In its June 23 press release, the real estate franchiser said that contrary to the trends in other residential real estate types in Canada’s most overheated markets, foreign buyers represented a relatively small part of transactions in the recreational property segment.
According to the survey respondents, most of these buyers hail from North America (79 per cent), particularly from the United States (64 per cent).
“We Canadians enjoy a wonderful recreational real estate reciprocity with our American cousins. Like flocks of happy geese, we fly south in the winter, and in return, Americans head to the beautiful north country when summer arrives. Canadians have been, for years, the principal foreign buyers of sunbelt property in states like Florida and Arizona, while a lower Canadian dollar has encouraged a new wave of U.S. buyers here,” Royal LePage president and CEO Phil Soper said in the news release.
The poll results revealed that Canada’s most attractive features among foreigners are quality of life (30 per cent of respondents), geography (27 per cent), and the low loonie (27 per cent).
“Canada’s extended low interest rate environment has clearly provided buyers with the confidence they need to invest in a cottage or cabin,” Soper said.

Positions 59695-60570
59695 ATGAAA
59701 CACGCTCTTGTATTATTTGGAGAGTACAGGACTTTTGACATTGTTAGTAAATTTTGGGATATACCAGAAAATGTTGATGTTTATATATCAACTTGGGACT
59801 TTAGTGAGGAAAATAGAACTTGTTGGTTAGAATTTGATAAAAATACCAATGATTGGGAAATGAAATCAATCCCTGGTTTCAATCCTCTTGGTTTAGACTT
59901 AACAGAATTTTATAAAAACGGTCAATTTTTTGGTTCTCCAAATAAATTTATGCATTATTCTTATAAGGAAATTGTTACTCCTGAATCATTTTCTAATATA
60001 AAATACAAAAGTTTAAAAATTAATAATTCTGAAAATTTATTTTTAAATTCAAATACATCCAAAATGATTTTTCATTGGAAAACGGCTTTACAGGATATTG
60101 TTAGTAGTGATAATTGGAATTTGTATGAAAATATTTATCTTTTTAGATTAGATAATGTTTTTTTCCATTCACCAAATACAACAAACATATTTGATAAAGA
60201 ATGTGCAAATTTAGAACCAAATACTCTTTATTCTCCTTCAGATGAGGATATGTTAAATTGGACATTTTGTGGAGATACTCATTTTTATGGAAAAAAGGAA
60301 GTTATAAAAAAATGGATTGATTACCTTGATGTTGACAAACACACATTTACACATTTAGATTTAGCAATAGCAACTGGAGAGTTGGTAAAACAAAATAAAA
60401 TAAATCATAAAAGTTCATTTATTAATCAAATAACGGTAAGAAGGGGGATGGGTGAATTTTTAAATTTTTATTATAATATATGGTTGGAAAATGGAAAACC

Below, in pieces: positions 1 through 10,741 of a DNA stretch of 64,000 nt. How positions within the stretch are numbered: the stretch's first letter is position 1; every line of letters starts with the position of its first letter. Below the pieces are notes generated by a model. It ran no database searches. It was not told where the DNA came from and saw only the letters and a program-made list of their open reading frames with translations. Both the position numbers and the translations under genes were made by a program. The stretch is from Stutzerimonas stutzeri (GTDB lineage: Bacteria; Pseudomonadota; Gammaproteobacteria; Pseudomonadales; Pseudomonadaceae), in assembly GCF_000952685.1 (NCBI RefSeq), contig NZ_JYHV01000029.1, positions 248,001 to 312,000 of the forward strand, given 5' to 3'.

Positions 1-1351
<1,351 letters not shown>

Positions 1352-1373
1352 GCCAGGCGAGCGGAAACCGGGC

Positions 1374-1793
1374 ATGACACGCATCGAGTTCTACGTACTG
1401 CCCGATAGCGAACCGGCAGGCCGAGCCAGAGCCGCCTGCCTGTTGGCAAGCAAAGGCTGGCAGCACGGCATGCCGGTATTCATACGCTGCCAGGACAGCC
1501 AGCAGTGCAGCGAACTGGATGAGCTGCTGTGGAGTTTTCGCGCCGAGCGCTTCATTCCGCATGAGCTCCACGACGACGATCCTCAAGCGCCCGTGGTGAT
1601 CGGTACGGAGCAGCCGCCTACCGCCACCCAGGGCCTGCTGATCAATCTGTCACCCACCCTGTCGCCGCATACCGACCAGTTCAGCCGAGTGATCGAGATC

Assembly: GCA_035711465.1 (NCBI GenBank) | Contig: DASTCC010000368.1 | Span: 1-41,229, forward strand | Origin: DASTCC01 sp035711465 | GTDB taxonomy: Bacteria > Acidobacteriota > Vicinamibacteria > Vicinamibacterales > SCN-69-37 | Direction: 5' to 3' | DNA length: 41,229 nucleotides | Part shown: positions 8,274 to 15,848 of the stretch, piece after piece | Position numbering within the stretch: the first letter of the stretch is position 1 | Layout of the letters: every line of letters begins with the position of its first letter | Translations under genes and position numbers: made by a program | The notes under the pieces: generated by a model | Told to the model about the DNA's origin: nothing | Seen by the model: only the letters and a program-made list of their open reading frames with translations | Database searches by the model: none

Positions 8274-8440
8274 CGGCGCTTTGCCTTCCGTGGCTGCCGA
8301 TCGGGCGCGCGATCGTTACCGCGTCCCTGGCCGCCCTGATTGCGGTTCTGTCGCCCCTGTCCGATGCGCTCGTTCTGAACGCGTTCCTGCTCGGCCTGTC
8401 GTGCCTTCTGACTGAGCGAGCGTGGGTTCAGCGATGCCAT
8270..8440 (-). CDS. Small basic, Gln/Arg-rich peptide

“In contrast to urban home purchase decisions, buying a property on a lakefront or mountainside is much less about interest rates, and more about enhancing lifestyle. Cash savings trump mortgage financing when it comes to how people are acquiring recreational property,” he explained.
88 per cent of the real estate advisors surveyed said that buyers of Canada’s cottages cited vacation and lifestyle changes as their reasons for purchasing, while 65 per cent noted that their clients are preparing for retirement.
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Fully 95 per cent of recreational real estate experts across Canada agree that foreign nationals account for only 10 per cent or less of cottage purchases in the country, according to the latest survey by Royal LePage.